It’s certainly encouraging to see the rising crop of conservative/libertarian candidates throughout the country. We’re definitely moving in the right direction, and political victories are slowly but surely piling up. I can’t help but think, though, that many of the politicians in Washington went to Washington for similar reasons and rose to power in similar ways, albeit in more isolated instances. Upon arriving, they found themselves in the Washington echo chamber. At first, they resisted. After a while, though, they had spent so much time with their colleagues and so much time among the pseudo-cognoscenti that they forgot why they went in the first place, and now know only that they want to stay there. (Pay attention, Sen. Cornyn.) Now, some of them are precisely the people we’re working to replace. As we move forward, I think it important that we work to avoid a recurrence of the same problem. Here’s one way that I think we can do that, while also helping to win more elections.
Most of us here agree on some basic principles, best articulated in the Declaration of Independence: “We hold these truths to be self-evident, that all men are created equal, that they are endowed by their Creator with certain unalienable Rights, that among these are Life, Liberty, and the pursuit of Happiness,” though George Mason and the Virginia Convention of Delegates also emphasized property. Most on the right view the foundation of these rights as being grounded in the notion of a Creator who endowed us with a Divine Law. A subset of Divine Law, in our view, though, is the Natural Law. The Natural Law is valid in and of itself, and many atheists and agnostics use this as the basis of the notion of rights. Either way, there is a higher claim to these rights than the endowment of them by any government. Indeed, we reject the notion that government has the power to endow rights; it can only secure them.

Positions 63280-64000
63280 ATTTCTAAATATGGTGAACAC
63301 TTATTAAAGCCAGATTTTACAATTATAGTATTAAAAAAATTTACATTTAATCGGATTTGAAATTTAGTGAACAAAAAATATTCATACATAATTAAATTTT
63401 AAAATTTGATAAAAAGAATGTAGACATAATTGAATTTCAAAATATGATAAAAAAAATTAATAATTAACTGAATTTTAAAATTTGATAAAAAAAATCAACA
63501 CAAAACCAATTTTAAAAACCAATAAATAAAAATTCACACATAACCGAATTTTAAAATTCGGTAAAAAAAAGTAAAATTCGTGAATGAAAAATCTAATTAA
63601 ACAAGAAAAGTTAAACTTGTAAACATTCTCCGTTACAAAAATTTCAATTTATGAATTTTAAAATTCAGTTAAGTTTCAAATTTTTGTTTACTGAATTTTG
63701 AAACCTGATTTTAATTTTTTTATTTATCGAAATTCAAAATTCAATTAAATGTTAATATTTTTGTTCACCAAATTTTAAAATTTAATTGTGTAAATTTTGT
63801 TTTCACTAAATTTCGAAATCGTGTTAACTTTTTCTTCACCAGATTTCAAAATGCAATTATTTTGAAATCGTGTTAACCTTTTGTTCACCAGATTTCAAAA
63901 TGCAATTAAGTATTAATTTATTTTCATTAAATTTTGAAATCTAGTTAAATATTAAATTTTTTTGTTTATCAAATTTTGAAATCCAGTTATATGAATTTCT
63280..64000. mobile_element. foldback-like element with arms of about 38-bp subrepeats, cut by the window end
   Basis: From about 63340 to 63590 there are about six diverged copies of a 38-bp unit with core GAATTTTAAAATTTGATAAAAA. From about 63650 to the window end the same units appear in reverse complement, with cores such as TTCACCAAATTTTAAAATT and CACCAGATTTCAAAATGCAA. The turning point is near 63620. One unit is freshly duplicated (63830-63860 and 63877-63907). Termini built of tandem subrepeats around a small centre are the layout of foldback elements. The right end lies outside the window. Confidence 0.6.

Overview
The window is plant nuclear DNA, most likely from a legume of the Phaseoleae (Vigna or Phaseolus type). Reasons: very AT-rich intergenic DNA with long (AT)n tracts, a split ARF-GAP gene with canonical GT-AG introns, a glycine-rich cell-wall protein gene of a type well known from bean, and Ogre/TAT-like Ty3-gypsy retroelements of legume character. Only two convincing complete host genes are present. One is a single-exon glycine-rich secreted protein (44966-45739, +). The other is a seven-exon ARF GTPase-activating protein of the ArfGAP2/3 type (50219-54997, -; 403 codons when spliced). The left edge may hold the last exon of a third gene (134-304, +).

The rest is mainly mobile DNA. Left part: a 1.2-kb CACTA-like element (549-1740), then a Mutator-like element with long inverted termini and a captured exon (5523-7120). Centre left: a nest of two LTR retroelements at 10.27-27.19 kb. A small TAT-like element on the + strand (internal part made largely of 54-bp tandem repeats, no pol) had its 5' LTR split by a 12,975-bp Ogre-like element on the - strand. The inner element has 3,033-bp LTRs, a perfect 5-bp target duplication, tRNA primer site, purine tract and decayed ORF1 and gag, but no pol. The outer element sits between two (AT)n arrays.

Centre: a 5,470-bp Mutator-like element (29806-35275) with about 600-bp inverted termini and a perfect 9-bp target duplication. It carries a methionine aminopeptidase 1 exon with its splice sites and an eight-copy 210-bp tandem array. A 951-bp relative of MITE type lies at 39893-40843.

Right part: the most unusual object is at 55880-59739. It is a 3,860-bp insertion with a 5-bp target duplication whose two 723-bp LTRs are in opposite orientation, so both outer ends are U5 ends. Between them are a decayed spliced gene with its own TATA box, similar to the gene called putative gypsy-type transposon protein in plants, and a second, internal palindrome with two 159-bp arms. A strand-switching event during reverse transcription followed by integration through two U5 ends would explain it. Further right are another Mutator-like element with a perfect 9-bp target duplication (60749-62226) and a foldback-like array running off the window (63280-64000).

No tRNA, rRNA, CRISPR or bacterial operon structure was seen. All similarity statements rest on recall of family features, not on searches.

Many activists, and some candidates, should and do sufficiently reflect on these notions. This is also a good point to mention that those who do give sufficient consideration to these principles recognize quite easily when candidates are only paying them lip service. Most of the rest of the country, though, does not often reflect on these ideas. They recognize the importance of these principles when presented with them, but all too often, we fail to present them. We get caught up in discussions of budgets, deficits, logistics, to some extent monetary policy, etc. We are all subject to this danger because we do need to discuss such things, but we must be ever so careful to keep the principles foremost in the mind and the discussion when doing so. Washington accelerates this process tremendously, as countless bills come up for discussion with interest groups and constituents sometimes discussing but often whining about the practical effects of this or that, and threatening the careers of those who oppose giving them their “fair share” of government handouts or protection. It’s fair to say that elected officials are overwhelmed with competing interests.